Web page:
People in a Sea of Grass

Archaeology's Changing Perspective on Indigenous Plains Communities

Ninety years ago Great Plains archaeologists such as Waldo Wedel and William Duncan Strong made foundational contributions to American archaeology, enabling new discoveries, insights, and interpretations. This volume explores how twenty-first-century archaeologists have built upon, remodeled, and sometimes rejected the inferences of these earlier scholars with updated overviews and analyses.

Contributors highlight how Indigenous Plains groups participated in large-scale social networks in which ideas, symbols, artifacts, and people moved across North America over the last 2,000 years. They also discuss cultural transformation, focusing on key demographic, economic, social, and ceremonial factors associated with change, including colonization and integration into the social and political economies of transatlantic societies. Cultural traditions covered include Woodland-era Kansas City Hopewell, late prehistoric Central Plains tradition, and ancestral and early historic Wichita, Pawnee and Arikara, Kanza, Plains Apache, and Puebloan migrants. As the first review of Plains archaeology in more than a decade, this book brings studies of early Indigenous
peoples of the central and southern Plains into a new era.

Matthew E. Hill Jr. is associate professor of anthropology at University of Iowa. His research focuses on issues of human-environmental interactions of Native peoples in the Great Plains. 

Lauren W. Ritterbush is professor of anthropology at Kansas State University. Her research focuses on indigenous and migrant farming and hunting societies in the central and northern Great Plains.

Table of Contents:List of Figures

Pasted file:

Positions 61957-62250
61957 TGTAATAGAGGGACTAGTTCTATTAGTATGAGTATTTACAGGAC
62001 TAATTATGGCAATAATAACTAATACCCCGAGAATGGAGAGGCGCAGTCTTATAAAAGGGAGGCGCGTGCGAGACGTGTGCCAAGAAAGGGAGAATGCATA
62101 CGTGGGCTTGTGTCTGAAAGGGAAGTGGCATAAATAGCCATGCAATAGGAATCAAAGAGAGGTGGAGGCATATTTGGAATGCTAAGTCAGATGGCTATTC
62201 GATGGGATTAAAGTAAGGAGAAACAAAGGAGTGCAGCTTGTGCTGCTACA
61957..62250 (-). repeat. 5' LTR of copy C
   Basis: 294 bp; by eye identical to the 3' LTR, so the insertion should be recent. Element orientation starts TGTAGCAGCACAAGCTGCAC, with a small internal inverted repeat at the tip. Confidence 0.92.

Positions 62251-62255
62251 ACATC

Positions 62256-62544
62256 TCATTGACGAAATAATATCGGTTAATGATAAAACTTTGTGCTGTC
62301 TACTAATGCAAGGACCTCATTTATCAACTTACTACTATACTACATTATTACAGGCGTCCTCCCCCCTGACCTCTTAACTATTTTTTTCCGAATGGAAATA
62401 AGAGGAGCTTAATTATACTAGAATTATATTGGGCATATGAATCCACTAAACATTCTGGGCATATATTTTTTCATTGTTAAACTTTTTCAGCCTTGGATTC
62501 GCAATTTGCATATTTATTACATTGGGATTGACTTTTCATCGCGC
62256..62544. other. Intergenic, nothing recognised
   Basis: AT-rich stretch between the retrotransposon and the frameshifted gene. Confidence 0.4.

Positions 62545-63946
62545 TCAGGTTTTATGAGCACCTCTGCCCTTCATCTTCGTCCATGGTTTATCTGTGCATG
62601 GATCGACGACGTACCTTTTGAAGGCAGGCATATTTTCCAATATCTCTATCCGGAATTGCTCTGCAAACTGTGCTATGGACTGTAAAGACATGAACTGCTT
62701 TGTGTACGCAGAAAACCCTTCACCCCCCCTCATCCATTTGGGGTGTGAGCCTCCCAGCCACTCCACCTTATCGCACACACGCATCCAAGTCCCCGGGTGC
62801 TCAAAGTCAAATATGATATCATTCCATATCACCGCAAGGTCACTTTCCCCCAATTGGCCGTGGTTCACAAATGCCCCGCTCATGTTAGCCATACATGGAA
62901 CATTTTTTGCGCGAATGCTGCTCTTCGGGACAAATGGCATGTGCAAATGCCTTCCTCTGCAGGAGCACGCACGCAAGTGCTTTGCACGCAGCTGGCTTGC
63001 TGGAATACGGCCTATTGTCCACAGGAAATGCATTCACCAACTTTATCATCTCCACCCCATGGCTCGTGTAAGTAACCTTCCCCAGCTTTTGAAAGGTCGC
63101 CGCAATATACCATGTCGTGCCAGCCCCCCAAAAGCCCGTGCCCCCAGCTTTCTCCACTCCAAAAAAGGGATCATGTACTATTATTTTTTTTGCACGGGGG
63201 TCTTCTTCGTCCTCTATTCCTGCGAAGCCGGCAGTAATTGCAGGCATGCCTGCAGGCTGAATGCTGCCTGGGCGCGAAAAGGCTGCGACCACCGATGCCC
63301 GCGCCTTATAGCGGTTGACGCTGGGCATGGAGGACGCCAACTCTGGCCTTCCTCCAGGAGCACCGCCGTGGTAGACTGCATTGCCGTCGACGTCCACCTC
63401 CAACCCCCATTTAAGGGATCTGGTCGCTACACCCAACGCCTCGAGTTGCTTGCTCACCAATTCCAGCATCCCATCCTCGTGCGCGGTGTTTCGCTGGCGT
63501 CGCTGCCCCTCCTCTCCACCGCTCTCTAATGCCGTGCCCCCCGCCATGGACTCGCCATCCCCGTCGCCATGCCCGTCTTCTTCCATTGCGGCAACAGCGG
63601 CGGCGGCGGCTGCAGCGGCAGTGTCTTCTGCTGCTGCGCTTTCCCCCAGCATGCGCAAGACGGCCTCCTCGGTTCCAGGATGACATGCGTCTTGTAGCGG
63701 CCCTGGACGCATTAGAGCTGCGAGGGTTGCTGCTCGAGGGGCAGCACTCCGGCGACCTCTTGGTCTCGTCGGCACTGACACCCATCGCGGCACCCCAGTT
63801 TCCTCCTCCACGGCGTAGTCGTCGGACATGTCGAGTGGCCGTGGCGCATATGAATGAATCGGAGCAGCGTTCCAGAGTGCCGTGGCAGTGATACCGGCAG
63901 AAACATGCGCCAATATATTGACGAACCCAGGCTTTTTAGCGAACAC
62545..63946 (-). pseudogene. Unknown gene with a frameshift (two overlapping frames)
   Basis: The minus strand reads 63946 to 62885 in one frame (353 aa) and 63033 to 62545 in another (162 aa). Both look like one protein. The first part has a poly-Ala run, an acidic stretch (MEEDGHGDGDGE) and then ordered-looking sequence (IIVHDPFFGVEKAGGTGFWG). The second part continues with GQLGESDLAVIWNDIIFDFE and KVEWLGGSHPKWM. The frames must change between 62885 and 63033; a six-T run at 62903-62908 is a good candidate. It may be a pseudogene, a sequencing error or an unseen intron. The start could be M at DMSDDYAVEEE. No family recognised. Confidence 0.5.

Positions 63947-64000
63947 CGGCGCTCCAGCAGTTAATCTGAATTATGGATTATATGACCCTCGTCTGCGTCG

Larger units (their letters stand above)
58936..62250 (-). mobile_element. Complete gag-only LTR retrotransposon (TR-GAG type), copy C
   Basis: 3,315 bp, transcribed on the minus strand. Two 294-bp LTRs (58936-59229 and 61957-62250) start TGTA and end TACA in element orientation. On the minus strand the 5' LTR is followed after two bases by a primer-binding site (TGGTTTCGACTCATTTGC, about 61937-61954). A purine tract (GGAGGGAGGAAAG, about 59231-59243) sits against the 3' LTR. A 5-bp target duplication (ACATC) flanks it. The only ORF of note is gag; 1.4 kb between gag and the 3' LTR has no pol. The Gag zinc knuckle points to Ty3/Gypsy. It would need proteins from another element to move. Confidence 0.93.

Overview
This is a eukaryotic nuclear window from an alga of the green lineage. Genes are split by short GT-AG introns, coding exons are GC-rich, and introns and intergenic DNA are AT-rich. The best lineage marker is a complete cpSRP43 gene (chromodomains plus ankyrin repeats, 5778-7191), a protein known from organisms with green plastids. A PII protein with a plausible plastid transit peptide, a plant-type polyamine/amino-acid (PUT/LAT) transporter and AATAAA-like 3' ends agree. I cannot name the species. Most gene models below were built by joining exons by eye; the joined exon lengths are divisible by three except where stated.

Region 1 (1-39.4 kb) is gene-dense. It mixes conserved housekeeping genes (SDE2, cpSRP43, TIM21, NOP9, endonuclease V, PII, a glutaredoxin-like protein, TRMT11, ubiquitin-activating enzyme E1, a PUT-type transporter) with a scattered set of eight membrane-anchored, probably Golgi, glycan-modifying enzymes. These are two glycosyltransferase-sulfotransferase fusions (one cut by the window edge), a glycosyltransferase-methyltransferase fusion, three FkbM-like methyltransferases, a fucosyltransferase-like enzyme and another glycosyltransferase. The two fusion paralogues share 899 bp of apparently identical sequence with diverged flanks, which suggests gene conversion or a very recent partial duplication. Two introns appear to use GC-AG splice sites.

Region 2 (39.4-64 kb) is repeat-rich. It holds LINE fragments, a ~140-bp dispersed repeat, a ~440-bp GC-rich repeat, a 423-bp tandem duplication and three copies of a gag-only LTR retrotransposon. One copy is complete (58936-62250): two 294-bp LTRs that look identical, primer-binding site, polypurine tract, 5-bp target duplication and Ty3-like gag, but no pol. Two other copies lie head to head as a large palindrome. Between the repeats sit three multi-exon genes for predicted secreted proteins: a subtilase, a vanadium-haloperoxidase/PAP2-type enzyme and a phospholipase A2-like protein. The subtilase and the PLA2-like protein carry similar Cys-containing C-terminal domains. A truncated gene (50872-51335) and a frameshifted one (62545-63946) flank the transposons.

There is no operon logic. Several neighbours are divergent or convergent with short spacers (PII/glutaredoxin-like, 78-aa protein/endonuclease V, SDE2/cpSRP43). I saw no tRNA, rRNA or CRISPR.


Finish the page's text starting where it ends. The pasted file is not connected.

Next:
List of Tables
1. Introduction
Matthew E. Hill, Jr., and Lauren W. Ritterbush
2. Changing Perspectives in Central Plains Archaeology
Matthew E. Hill Jr.
3. “Remote from the Culture Hearth”? Envisioning Kansas City Hopewell
Brad Logan
4. Configuring Late Prehistory in the Central Plains
Lauren W. Ritterbush  
5. Ceramic Variability within the Steed-Kisker Phase: Reassessment of Ceramics from the Steed-Kisker Site, 23PL13
William T. Billeck 
6. Ideology and Political Development: The Little River Focus Council Circles of Central Kansas
Susan C. Vehik  
7. The Growth of Pawnee Archaeology
Mary J. Adair and Jack L. Hofman
8. Archaeology of the Ancestral Kanza (Kaw) Indians
Lauren W. Ritterbush
9. Understanding the Scott County Pueblo (14SC1) Occupation: Isolated Migrants or Community Builders?
Sarah Trabert, Matthew E. Hill, Jr., and Margaret E. Beck
10. Puebloan-Plains Interaction AD 1550–1700: The Central Plains During and After the Southern Plains Macroeconomy
Margaret E. Beck
11. The Quivira Expeditions, AD 1541–1602
Donald J. Blakeslee
12. Concluding Thoughts
Matthew E. Hill, Jr., and Lauren W. Ritterbush
List of Contributors

Praise and Reviews:

“Each chapter reviews previous research and provides fresh interpretations or new data and methodologies. The contributors are all top-notch scholars in southern and central Great Plains archaeology. This is a strong volume that will be a clear contribution to Plains archaeology.”
—Rob Bozell, Nebraska State Archeologist 

“This volume grew out of a symposium honoring Waldo Wedel and is the first regional review of Plains archaeology in over 20 years. Wedel and his contemporaries established the theoretical foundations for modern Plains archaeology. The contributors critically examine our current understanding of the archaeology of the Great Plains using sites and interpretations that focus on Wedel’s major contributions. This book is a welcome addition to Plains archaeology.” 
—Joseph A. Tiffany, professor emeritus, Department of Archaeology, University of Wisconsin-La Crosse